4. I agree with Jane and Sharon as well. I don’t see any signs of violence in this photo. I don’t even see it as particularly edgy. If I had seen this magazine on the stands, it would not have occurred to me that there was any possibility of choking involved. She looks she is reaching back with her right hand to caress him – it just looks like consensual, erotic foreplay to me.

    I abhor violence against women and I have seen edgy fashion photography that has scared and offended me but this photo doesn’t strike me that way at all.

  5. As the commenters have noted above, it’s a tricky one because a) the image is subjective and b) there are plenty of people, men and women, who do enjoy the ‘rough play’ of being grabbed around the neck as part of consensual sex. I wrote an article on how rough sexual behaviour is shown by the mainstream media, and it was notable how several commenters said that rough sex was fine in the bedroom, but seemed to become misogynistic as soon as it was depicted in the media.

    (extract)”Admitting that you don’t want nice, gentle, doves-singing sex is a confession fraught with danger for women, lest that confession be hijacked by rape apologists who are looking for any excuse to say that women enjoy or invite real violence.”

    I’m not thrilled to see this Vogue cover precisely because I’m sure it was made with absolutely no feminist input and is merely intended to be ‘edgy’, possibly even relying on the fact it was going to piss women off to see themselves yet again portrayed as the passive partner in sex games. I’ll know something’s truly changed the day it’s a woman with her hands around the guy’s neck on a magazine cover.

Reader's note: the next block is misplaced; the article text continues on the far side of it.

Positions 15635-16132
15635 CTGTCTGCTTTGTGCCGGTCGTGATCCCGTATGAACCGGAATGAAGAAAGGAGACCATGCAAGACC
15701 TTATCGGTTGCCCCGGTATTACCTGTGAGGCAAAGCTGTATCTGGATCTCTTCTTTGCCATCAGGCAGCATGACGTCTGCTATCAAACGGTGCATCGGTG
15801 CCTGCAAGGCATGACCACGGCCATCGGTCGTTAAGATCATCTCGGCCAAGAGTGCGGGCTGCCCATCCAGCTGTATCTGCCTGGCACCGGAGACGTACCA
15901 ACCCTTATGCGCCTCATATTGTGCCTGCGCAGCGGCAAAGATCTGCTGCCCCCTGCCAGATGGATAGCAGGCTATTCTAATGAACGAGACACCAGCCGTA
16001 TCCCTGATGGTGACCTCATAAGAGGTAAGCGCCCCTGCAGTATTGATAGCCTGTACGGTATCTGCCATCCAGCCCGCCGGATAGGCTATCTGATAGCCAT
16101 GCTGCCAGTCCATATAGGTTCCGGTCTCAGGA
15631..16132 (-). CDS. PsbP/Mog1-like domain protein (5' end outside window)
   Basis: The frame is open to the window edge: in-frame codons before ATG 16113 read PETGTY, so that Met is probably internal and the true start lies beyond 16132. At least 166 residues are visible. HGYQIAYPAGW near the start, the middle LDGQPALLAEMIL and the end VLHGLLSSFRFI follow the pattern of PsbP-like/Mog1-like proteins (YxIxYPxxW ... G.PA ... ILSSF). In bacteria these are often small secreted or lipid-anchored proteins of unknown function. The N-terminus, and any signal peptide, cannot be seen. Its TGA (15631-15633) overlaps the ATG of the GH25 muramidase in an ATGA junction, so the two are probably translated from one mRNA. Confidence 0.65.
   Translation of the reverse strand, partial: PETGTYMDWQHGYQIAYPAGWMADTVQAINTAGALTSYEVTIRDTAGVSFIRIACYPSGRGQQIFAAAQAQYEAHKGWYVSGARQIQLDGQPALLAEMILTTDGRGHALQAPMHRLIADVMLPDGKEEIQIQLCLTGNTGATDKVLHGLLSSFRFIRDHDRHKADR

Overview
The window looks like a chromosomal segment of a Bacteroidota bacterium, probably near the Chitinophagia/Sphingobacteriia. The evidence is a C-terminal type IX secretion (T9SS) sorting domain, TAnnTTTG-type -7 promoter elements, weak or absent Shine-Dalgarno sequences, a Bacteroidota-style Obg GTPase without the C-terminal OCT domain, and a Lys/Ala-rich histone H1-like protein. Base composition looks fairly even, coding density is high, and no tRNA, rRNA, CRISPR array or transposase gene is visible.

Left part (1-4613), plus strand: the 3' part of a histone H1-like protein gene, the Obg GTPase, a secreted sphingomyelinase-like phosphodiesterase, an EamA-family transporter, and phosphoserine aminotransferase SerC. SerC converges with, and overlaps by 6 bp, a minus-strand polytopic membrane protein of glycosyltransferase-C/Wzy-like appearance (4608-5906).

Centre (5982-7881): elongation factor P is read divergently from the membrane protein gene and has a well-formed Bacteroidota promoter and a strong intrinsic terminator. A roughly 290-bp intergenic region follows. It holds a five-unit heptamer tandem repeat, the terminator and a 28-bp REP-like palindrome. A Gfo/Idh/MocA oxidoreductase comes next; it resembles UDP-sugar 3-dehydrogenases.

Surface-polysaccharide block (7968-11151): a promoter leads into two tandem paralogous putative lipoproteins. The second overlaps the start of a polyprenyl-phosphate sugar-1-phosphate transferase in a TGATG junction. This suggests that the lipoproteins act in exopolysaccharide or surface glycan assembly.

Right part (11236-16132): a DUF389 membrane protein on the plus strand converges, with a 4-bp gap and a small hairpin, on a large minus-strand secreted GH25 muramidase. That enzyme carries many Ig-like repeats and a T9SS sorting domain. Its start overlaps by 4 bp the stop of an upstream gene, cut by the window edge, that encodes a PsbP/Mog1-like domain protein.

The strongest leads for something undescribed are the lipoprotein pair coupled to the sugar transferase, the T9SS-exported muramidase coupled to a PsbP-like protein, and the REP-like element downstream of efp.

But whether we should censor every action because it has also been used against women in some terrible way? I’m not sure that would leave us with much. I agree with Jane that this looks more like a sensual caress than anything close to echoing the terrible violence committed on women by abusers. Still, I understand why this is troubling for both feminists and VAW survivors.

  6. Robin Monson says:

    This picture is absolutely disgusting it is not sexy! I will never buy another vogue issue again . I mean really so people just not get that Women are not objects We as women need to take a look and make a change. Vogue you ought to be ashamed

  7. Completely agree with Jane!! Thank you! The picture looks seductive , not violent!

    Fifty shades of grey is much more violent and I didn’t read any outcry.

    Also I believe that ms. Seymour is a survivor of domestic violence so I would imagine she wouldn’t pose in a ” violent” photo

  8. I am not comfortable with seeing this especially thinking of who the photographer is. It angers me and I dont think its ok. Looks like violence to me thats not what happens when I kiss someone I love or they kiss me. Neck holding in a mainstream magazine really cannot be read as anything but offensive…

  9. This image is distastefully reminiscent of a sexual assault I experienced. Although I respect that some people believe this photograph is simply portraying an embrace, to me it is extremely insulting. Vogue should have considered that some of their audience would have seen it this way, regardless of how it was intended by the photographer. Considering that this is a cover, it seems extremely insensitive or inconsiderate to use a photo that could be associated with violence. I find it a little sickening that a trigger warning is accompanying an image used to sell products to women.

  10. He’s apparently sexually assaulted several women since the last accusations a few years ago as well! Richardson must be stopped, and finally I saw this petition to do just that: